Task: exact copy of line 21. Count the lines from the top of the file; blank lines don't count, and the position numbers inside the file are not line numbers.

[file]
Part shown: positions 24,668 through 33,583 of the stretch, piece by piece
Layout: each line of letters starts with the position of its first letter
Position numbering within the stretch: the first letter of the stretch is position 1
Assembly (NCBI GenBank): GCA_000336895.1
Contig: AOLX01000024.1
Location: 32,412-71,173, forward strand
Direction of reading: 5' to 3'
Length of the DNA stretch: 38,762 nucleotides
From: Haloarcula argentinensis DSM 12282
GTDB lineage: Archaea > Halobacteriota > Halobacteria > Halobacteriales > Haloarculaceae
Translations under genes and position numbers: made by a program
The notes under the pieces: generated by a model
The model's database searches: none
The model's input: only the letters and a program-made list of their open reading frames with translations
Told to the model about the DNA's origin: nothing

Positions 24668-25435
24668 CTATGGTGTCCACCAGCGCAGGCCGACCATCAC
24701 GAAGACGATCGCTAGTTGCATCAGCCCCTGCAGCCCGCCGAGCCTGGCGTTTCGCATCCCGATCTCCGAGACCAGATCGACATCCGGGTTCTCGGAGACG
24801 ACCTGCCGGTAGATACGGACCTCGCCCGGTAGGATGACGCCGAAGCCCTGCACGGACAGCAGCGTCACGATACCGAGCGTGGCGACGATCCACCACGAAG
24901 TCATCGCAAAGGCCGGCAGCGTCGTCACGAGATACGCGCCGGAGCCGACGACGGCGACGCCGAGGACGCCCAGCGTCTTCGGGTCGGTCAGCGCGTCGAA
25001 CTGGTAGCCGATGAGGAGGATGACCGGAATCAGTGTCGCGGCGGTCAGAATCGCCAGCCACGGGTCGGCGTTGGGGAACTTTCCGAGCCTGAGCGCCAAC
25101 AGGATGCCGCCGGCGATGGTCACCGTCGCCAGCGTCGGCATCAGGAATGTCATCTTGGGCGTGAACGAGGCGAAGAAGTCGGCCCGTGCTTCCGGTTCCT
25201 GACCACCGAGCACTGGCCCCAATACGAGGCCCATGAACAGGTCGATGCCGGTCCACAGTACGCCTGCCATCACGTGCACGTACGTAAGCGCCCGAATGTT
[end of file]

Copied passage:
25001 CTGGTAGCCGATGAGGAGGATGACCGGAATCAGTGTCGCGGCGGTCAGAATCGCCAGCCACGGGTCGGCGTTGGGGAACTTTCCGAGCCTGAGCGCCAAC